Only when we have a vertical axis, a sustainability axis, will we all – party strategists, media, voting public – begin to understand 21st century politics and where the Greens are coming from, and where we are heading.

Meanwhile, we shall patiently explain things to Gerry Brownlee, as gently as we can.

19 Comments Posted

  1. The challenge is to get away from the thinking that living standards are directly related to the level of economic activity and material consumption. It can be done – just consider the impact of light bulbs that last longer, which would reduce economic activity and resource consumption but would lead to an increased standard of living.

    Once you have achieved that shift in thinking, then you can consider a sustainable living standard similar or probably better than our current living standards across North and South, with less resource consumption.


  2. Well done for raising the topic, Kennedy. I’m apalled at Brownlee’s response but it proves, yet again, that collapse is almost certain, since very few people want to have to deal with the finite nature of our planet.

    However, you seemed to be saying two conflicting things. Firstly you claimed (and that seems right) that humans have overshot the carrying capacity of the planet by 30% (given current behaviours). But you then appear to be saying that living standards should not be maintained for the prosperous north and allowed to be increased for the less prosperous south. I hope you realise that that is not a sustainable position, given our current overshoot condition?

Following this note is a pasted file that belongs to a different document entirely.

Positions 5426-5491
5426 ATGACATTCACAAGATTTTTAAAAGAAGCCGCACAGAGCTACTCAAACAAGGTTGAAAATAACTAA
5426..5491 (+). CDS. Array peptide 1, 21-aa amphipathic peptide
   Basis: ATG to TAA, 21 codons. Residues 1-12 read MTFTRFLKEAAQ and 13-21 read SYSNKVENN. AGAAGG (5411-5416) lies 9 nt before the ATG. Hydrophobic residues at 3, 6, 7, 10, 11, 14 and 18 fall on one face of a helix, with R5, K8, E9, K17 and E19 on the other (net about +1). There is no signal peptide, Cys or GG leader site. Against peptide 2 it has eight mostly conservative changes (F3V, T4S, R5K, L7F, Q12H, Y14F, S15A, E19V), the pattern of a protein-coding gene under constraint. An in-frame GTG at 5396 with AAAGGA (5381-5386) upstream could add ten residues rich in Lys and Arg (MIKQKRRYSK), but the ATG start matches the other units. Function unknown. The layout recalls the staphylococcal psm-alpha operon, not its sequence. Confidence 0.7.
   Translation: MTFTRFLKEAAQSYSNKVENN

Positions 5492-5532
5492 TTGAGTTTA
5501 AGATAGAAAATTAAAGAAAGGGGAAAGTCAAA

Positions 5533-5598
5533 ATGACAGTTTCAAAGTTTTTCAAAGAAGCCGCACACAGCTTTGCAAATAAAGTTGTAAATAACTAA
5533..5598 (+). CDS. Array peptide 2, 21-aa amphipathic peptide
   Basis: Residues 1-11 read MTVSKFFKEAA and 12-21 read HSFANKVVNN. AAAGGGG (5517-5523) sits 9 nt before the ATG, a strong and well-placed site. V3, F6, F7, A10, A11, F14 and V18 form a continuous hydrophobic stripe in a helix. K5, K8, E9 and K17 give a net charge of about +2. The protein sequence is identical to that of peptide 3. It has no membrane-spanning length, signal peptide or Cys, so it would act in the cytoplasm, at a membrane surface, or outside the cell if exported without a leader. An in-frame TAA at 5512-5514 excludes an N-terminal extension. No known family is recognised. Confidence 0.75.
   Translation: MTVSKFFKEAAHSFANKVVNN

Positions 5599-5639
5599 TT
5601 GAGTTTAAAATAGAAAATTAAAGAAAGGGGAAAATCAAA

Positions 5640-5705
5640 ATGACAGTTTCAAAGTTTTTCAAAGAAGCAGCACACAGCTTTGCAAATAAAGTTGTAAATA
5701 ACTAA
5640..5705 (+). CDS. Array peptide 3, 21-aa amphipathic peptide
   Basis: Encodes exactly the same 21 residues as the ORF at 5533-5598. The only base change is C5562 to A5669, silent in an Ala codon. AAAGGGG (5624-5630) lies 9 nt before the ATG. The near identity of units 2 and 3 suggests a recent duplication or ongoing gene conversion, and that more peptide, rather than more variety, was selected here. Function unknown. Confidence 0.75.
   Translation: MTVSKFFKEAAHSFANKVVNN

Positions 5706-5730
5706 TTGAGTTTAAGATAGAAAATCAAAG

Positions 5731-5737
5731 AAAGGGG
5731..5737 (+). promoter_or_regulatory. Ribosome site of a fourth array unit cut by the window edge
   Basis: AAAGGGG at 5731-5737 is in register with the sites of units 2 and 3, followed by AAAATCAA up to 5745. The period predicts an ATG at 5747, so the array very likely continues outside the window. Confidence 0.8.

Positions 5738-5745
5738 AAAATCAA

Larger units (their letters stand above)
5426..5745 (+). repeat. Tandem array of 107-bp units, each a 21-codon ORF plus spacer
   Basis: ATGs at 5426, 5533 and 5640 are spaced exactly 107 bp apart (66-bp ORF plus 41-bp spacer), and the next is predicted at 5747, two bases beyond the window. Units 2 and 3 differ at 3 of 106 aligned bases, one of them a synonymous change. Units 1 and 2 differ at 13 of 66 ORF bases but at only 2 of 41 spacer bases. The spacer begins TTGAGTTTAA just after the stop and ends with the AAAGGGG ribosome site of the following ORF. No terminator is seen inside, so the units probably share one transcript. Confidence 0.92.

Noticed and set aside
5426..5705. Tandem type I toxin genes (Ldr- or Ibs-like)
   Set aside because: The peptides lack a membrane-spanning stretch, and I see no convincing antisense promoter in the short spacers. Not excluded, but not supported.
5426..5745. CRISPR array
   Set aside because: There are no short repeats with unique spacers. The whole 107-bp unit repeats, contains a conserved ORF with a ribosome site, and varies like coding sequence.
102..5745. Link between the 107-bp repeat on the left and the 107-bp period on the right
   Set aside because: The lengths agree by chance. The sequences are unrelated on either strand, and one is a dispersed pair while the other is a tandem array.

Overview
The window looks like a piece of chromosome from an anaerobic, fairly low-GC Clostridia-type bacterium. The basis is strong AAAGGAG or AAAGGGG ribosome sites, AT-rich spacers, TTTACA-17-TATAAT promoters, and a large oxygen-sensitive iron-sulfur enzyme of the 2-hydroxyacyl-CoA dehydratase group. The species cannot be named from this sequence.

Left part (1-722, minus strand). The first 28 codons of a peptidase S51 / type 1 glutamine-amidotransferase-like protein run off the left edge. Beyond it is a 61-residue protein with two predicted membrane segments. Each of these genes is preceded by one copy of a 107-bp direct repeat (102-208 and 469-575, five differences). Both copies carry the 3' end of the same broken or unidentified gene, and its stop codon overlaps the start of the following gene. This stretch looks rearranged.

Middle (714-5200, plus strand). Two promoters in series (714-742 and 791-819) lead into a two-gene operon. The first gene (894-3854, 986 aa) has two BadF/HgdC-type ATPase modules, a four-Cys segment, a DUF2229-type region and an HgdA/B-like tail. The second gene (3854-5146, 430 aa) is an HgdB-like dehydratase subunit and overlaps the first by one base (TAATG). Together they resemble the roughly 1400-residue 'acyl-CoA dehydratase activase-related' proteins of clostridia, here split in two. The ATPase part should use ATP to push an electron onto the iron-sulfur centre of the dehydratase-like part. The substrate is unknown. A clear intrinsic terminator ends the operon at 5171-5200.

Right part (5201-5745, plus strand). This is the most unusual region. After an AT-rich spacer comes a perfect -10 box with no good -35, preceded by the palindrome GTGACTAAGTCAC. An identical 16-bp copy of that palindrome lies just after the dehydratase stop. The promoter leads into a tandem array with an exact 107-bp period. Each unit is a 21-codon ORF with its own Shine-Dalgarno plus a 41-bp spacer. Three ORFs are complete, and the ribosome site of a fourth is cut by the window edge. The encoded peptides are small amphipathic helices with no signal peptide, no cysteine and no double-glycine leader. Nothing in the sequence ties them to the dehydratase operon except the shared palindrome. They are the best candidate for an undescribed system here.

3. Hi Toad, I certainly can’t argue with your comparison of Brownlee to Tolley. In terms of where I am coming from with my comments, I have two NZ Green heroes. They are Rod Donald and Jeanette Fitzsimmons. Kennedy’s post irritated me because I cannot imagine either Rod or Jeannette ever taking so high-handed a tone as Kennedy does in the headline or his final sentence. Nor can I imagine them choosing to make a point as esoterically as Kennedy does in the final two paras. Rainman objected to my post as ‘obnoxious’. That’s exactly the way I interpreted the tone in Kennedy’s post and I don’t think it serves Green politics to be high-handed. My reaction to Kennedy’s post is partially connected to my massive disappointment when the Greens went ‘Labour or no-one’ pre-Election 08. In my view that was stupid in that if (As Kennedy argues) Green politics is neither left nor right, then positioning as anti-Nat does not further the cause. I reckon hte Greens should be in a position to represent the environment and social justice to anyone at anytime regardless of who is in power.What if Mr Graham comes up with a good idea thats under Brownlee’s remit. Is Mr Graham going to get a hearing? Probably not. WOuld Rod and Jeanette have got a hearing? Very probably because they were clever politicians who knew that belittling people who didn’t agree with them should only be done with a very, very good reason. I don’t see a very, very good reason here. Phew….

  4. “socialists and capitalists – neither group seems to grasp that those are old political philosophies and are not really relevant any more.”